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Node.js, too good to be fixed
Furthermore, Node.js has the Node Package Manager (NPM), which is one of the largest ecosystems of open-source libraries and packages. This vast collection of modules simplifies development and speeds up project delivery. The language is designed to handle a large number of concurrent connections efficiently, making it suitable for building applications that require high levels of scalability.
Many tech giants and startups alike, such as Netflix, PayPal, and LinkedIn rely on Node.js for their server-side needs, cementing its relevance in the industry. To bring in the relevance of AI, newer languages such as Astro, Deno, and Bun have emerged on the scene post-LLMs. Does anyone use these languages at all, given Node.js can also work well along with AI models as models such as GPT are trained until September 2021, without the data of the newer languages?
What do these exactly offer?
Astro supports multiple front-end frameworks, enabling developers to work with their preferred tools like React, Vue, and Svelte while maintaining a unified and efficient build process. Undoubtedly, it seems like a good alternative to Node.js given its speed, while also supporting Node runtime. On GitHub, Astro has more than 35k stars.
As web performance becomes increasingly important, Bun’s approach resonated with developers looking to optimise their applications. It has around 61k starts on GitHub.
Deno’s unique features, such as built-in TypeScript support and enhanced security mechanisms, have garnered interest from a huge developer community with 90K GitHub stars.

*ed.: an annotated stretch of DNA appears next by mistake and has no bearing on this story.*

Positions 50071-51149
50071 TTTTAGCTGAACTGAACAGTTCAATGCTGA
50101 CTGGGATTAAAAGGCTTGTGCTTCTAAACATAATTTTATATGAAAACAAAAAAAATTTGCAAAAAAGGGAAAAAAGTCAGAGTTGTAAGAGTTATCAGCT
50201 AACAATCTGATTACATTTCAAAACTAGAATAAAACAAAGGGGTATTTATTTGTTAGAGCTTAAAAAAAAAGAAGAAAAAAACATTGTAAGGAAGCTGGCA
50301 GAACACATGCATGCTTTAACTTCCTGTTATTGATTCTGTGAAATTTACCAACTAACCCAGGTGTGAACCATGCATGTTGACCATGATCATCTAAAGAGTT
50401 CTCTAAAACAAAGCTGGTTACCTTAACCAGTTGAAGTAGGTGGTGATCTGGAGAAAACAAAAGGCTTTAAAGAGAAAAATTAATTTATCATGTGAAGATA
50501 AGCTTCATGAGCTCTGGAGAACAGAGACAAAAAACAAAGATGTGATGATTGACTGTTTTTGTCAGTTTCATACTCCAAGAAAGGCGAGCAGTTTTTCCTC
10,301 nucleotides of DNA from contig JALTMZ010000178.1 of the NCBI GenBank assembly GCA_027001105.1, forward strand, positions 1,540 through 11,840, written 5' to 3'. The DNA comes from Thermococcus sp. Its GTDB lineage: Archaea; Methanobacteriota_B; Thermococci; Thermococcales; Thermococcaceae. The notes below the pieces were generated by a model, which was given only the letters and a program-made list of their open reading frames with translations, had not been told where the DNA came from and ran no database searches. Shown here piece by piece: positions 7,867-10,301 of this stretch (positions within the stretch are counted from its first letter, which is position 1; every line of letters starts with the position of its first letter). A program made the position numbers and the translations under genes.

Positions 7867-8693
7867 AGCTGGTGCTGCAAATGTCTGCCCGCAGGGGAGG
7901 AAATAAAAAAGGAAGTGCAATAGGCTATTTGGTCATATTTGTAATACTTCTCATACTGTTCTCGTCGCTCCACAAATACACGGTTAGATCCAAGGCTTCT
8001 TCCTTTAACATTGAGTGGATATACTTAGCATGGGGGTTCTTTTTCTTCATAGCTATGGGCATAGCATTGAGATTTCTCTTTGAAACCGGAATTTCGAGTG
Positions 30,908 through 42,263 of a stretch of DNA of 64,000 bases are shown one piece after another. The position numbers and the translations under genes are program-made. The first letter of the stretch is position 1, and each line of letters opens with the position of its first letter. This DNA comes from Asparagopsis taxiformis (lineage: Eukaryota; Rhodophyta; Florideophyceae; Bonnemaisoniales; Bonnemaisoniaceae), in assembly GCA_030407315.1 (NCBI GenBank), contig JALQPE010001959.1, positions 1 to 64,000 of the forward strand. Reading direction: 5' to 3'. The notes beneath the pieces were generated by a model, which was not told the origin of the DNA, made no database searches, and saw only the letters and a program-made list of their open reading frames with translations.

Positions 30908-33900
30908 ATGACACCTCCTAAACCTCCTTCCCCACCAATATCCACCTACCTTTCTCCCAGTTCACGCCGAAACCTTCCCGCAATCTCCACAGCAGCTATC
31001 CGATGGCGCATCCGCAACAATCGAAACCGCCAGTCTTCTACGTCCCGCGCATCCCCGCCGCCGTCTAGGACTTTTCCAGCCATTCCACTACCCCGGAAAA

Undoubtedly, the adoption of new frameworks can be a slow process, especially when established options like Node.js have such a strong presence. Moreover, since each of these frameworks have specialised use cases, the adoption numbers are obviously not going to be as huge as Node.js.
Can’t fix what isn’t broken
The biggest factor for not enough adoption of course is the Node.js dominance. Node.js has a well-established ecosystem of packages, libraries, and a vast community. Developers are often reluctant to switch to new platforms when Node.js already meets their needs. Compare this to why someone would shift from Python to C++ given that everyone is building AI models on it.
Astro, Deno, and Bun are still relatively young and lack the extensive ecosystem of packages and tooling available for Node.js. This can be a significant hurdle for adoption. Building a robust developer community takes time. Node.js’s massive community offers extensive support, while these alternatives are still working to cultivate a similar following.
Migrating existing projects from Node.js to Astro, Deno, or Bun can be challenging due to compatibility issues, leading developers to stick with what they know. Though the newer ones have made it a little easier to use other runtimes in the language, it is still not useful for developers.
Add all of this to the fact that everyone in the industry is looking for Node.js in your resume and not any of the other frameworks.